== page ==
Contributing USMA Research Unit(s)
Robotics Research Center
IEEE International Symposium on Technologies for Homeland Security
This paper presents a near real-time, multi-stage classifier which identifies people and handguns in images, and then further assesses the threat-level that a person poses based on their body posture. The first stage consists of a convolutional neural network (CNN) that determines whether a person and a handgun are present in an image. If so, a second stage CNN is then used to estimate the pose of the person detected to have a handgun. Lastly, a feed-forward neural network (NN) makes the final threat assessment based on the joint positions of the person’s skeletal pose estimate from the previous stage. On average, this entire pipeline requires less than 1 second of processing time on a desktop computer. The model was trained using approximately 2,000 images and achieved a pistol and person detection rate of 22% and 55%, respectively. The final stage NN correctly identified the severity of the threat with 84% accuracy. The images used to train each stage of our multi-classifier model are available online. With an expanded dataset the accuracy of detecting people and pistols can likely be improved in the future.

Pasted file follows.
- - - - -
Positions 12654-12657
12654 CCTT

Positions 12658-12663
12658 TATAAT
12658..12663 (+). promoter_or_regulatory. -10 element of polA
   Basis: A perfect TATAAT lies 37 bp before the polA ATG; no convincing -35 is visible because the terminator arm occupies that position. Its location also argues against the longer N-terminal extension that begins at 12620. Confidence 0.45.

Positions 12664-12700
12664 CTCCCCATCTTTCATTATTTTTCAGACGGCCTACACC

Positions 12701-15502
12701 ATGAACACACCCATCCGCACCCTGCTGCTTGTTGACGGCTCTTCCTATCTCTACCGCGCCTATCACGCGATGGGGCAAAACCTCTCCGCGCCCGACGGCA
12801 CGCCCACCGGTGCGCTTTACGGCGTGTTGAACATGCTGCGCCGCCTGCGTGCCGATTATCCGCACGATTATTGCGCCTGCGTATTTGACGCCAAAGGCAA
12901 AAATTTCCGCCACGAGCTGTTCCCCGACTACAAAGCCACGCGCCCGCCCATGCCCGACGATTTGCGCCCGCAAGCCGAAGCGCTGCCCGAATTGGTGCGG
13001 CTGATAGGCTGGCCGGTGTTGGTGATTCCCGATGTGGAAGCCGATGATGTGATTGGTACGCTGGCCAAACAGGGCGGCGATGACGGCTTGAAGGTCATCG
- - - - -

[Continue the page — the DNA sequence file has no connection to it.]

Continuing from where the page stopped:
Abruzzo, Benjamin; Carey, Kevin; Lowrance, Christopher; Sturzinger, Eric; Arnold, Ross; and Korpela, Christopher, "Cascaded Neural Networks for Identification and Posture-Based Threat Assessment of Armed People" (2019). West Point Research Papers. 281.